Seth Gershenson is Associate Professor of Public Policy in American University’s School of Public Affairs.

He earned his Ph.D. in Economics from Michigan State University in 2011 and a B.S. in Economics from Drexel University in 2005.

His primary research interests are in the economics of education, specifically issues relating to teacher labor markets, parents’ and students’ time use, summer learning loss, the development of character skills, and the role of expectations in the education production function.

Dr. Gershenson’s research has been supported by the W.E. Upjohn Institute, the Spencer Foundation, and the American Educational Research Association and has been published in peer-reviewed journals such as the Economics of Education Review, Journal of Policy Analysis and Management, Economics Letters, Educational Evaluation and Policy Analysis, Education Finance and Policy, and Transportation Research Part A.

He joined IZA as a Research Fellow in July 2015.

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Publications

IZA Discussion Paper No. 10630

Black primary-school students matched to a same-race teacher perform better on standardized tests and face more favorable teacher perceptions, yet little is known about the long-run, sustained impacts of student-teacher demographic match. We show that assigning a black male to a black teacher in the third, fourth, or fifth grades...

IZA Discussion Paper No. 10459

Ten years of administrative data from a diverse, private, top-100 law school are used to examine the ways in which female and nonwhite students benefit from exposure to demographically similar faculty in first-year required law courses. Arguably causal impacts of exposure to same-sex and same-race instructors on course-specific outcomes such...

IZA Discussion Paper No. 10165

We develop and estimate a joint model of the education and teacher-expectation production functions that identifies both the distribution of biases in teacher expectations and the impact of those biases on student outcomes via self-fulfilling prophecies. The identification strategy leverages insights from the measurement-error literature and a unique feature of...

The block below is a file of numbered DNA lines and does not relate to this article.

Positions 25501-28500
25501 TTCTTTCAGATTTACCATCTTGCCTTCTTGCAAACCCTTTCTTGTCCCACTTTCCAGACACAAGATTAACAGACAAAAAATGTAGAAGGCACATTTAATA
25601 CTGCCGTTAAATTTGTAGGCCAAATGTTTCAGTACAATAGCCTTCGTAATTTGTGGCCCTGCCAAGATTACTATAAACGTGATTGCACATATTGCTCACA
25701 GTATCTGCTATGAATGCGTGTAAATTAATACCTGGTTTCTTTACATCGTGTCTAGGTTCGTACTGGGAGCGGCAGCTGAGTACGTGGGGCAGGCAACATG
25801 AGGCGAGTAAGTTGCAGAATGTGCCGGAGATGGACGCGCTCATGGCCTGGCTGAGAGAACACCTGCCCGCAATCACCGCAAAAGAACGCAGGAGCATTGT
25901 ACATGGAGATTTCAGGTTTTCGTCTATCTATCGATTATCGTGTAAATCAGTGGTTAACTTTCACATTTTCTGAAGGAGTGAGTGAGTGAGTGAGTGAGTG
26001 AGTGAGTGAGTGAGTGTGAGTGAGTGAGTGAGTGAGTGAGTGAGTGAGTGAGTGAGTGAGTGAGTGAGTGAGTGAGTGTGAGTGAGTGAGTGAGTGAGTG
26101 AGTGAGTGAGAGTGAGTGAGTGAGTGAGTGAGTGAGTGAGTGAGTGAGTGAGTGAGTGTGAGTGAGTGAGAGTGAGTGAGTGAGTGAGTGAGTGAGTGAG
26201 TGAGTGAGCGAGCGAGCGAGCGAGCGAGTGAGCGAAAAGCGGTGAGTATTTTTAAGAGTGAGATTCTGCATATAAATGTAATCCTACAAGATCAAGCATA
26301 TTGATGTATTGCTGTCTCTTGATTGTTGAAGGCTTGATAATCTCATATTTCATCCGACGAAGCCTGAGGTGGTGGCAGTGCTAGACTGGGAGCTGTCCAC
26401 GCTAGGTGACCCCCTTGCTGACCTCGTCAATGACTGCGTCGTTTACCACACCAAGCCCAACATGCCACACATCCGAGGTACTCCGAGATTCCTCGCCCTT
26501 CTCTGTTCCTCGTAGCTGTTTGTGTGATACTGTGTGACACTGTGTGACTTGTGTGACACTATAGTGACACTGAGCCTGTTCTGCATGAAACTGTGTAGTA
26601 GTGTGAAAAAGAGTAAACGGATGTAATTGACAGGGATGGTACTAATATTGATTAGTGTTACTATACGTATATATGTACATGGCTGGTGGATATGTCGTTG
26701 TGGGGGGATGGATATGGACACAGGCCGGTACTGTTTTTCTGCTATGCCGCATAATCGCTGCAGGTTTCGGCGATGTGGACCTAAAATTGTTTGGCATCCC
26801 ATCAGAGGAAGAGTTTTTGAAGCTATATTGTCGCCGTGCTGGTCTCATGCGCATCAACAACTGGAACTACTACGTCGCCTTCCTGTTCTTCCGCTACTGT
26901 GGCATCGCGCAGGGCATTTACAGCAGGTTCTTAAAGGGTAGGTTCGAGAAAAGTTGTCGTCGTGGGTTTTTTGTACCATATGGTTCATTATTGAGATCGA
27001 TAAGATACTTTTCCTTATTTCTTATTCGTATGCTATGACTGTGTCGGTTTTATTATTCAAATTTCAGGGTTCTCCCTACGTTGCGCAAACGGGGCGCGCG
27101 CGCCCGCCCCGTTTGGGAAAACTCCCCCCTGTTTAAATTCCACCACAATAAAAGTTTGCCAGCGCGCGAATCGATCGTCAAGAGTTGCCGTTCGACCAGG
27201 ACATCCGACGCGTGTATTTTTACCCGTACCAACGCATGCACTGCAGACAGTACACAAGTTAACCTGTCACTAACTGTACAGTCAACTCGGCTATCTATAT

IZA Discussion Paper No. 10091
Forthcoming in Journal of Economic Geography, 2017

We document externalities of the civic unrest experienced in Ferguson, MO following the police shooting of an unarmed black teenager. Difference-in-differences and synthetic control method estimates compare Ferguson-area schools to neighboring schools in the greater St. Louis area and find that the unrest led to statistically significant, arguably causal declines...

IZA Discussion Paper No. 9978
published in: Teachers College Record, 2016, ID No. 21629.

Whether or not value-added models should control for contemporaneous student absences is theoretically ambiguous, as such absences are only partly outside of teachers' control. Teachers often feel strongly that value-added models should account for student attendance, and many districts' value-added models condition on lagged student absences as a result. Using...

IZA Discussion Paper No. 9956
Jimmy R. Ellis, Seth Gershenson

Many male and first-generation college goers struggle in their first year of postsecondary education. Mentoring programs have been touted as a potential solution to help such students acclimate to college life, yet causal evidence on the impact of such programs, and the factors that influence participation in them, is scant....

IZA Discussion Paper No. 9887

Twenty-three states and the District of Columbia have passed medical marijuana laws. Previous research shows that these laws increase marijuana use among adults. In this paper, we estimate the effects of medical marijuana laws (MML) on secondary and post-secondary students' time use using time diaries from the American Time Use...

IZA Discussion Paper No. 9558
Seth Gershenson, Alison Jacknowitz, Andrew Brannegan
published in: Education Finance and Policy, 2017, 12(2): 137-165.

Student absences are a potentially important, yet understudied, input in the educational process. Using longitudinal data from a nationally-representative survey and rich administrative records from North Carolina, we investigate the relationship between student absences and academic performance. Generally, student absences are associated with modest but statistically significant decreases in academic...

IZA Discussion Paper No. 9554
Forthcoming in Policy Studies Journal, 2017

Representative bureaucracy theory is central to public administration scholarship due to the likely relationship between the demographic composition of the public workforce and both the actual and perceived performance of public organizations. Primary school classrooms provide an ideal context in which to test the predictions of representative bureaucracy theory at...

IZA Discussion Paper No. 9305
published in: Economics Letters, 2016, 141, 48-51

Recent research exploits a variety of natural experiments that create exogenous variation in annual school days to estimate the average effect of formal schooling on students' academic achievement. However, the extant literature's focus on average effects masks potentially important variation in the effect of formal schooling across the achievement distribution....

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